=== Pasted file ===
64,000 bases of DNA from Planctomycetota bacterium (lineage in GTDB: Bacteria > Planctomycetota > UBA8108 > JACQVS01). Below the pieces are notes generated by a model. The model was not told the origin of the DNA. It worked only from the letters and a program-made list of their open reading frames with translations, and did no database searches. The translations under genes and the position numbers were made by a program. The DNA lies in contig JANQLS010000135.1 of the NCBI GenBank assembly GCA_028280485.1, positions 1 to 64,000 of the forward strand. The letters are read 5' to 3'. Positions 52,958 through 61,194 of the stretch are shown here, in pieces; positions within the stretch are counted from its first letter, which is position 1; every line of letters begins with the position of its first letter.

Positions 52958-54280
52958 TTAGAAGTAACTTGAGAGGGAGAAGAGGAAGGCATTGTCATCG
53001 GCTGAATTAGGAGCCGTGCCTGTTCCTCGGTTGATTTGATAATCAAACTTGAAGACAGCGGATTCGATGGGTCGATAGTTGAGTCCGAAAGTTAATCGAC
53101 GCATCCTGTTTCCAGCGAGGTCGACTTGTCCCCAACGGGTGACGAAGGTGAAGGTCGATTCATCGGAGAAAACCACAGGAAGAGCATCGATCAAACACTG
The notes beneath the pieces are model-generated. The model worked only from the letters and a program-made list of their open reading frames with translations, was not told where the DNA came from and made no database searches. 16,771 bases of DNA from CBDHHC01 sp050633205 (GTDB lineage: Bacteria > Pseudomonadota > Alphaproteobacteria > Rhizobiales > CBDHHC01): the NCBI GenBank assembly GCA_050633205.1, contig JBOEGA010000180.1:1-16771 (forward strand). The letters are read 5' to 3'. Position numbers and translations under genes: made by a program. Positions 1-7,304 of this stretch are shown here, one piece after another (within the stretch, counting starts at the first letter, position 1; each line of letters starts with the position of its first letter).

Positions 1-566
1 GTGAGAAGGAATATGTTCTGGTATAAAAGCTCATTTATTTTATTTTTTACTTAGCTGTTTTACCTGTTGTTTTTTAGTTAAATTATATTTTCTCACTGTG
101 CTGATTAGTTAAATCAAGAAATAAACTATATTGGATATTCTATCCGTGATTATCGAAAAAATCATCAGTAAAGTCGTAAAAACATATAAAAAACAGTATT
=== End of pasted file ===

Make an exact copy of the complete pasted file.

64,000 bases of DNA from Planctomycetota bacterium (lineage in GTDB: Bacteria > Planctomycetota > UBA8108 > JACQVS01). Below the pieces are notes generated by a model. The model was not told the origin of the DNA. It worked only from the letters and a program-made list of their open reading frames with translations, and did no database searches. The translations under genes and the position numbers were made by a program. The DNA lies in contig JANQLS010000135.1 of the NCBI GenBank assembly GCA_028280485.1, positions 1 to 64,000 of the forward strand. The letters are read 5' to 3'. Positions 52,958 through 61,194 of the stretch are shown here, in pieces; positions within the stretch are counted from its first letter, which is position 1; every line of letters begins with the position of its first letter.

Positions 52958-54280
52958 TTAGAAGTAACTTGAGAGGGAGAAGAGGAAGGCATTGTCATCG
53001 GCTGAATTAGGAGCCGTGCCTGTTCCTCGGTTGATTTGATAATCAAACTTGAAGACAGCGGATTCGATGGGTCGATAGTTGAGTCCGAAAGTTAATCGAC
53101 GCATCCTGTTTCCAGCGAGGTCGACTTGTCCCCAACGGGTGACGAAGGTGAAGGTCGATTCATCGGAGAAAACCACAGGAAGAGCATCGATCAAACACTG
The notes beneath the pieces are model-generated. The model worked only from the letters and a program-made list of their open reading frames with translations, was not told where the DNA came from and made no database searches. 16,771 bases of DNA from CBDHHC01 sp050633205 (GTDB lineage: Bacteria > Pseudomonadota > Alphaproteobacteria > Rhizobiales > CBDHHC01): the NCBI GenBank assembly GCA_050633205.1, contig JBOEGA010000180.1:1-16771 (forward strand). The letters are read 5' to 3'. Position numbers and translations under genes: made by a program. Positions 1-7,304 of this stretch are shown here, one piece after another (within the stretch, counting starts at the first letter, position 1; each line of letters starts with the position of its first letter).

Positions 1-566
1 GTGAGAAGGAATATGTTCTGGTATAAAAGCTCATTTATTTTATTTTTTACTTAGCTGTTTTACCTGTTGTTTTTTAGTTAAATTATATTTTCTCACTGTG
101 CTGATTAGTTAAATCAAGAAATAAACTATATTGGATATTCTATCCGTGATTATCGAAAAAATCATCAGTAAAGTCGTAAAAACATATAAAAAACAGTATT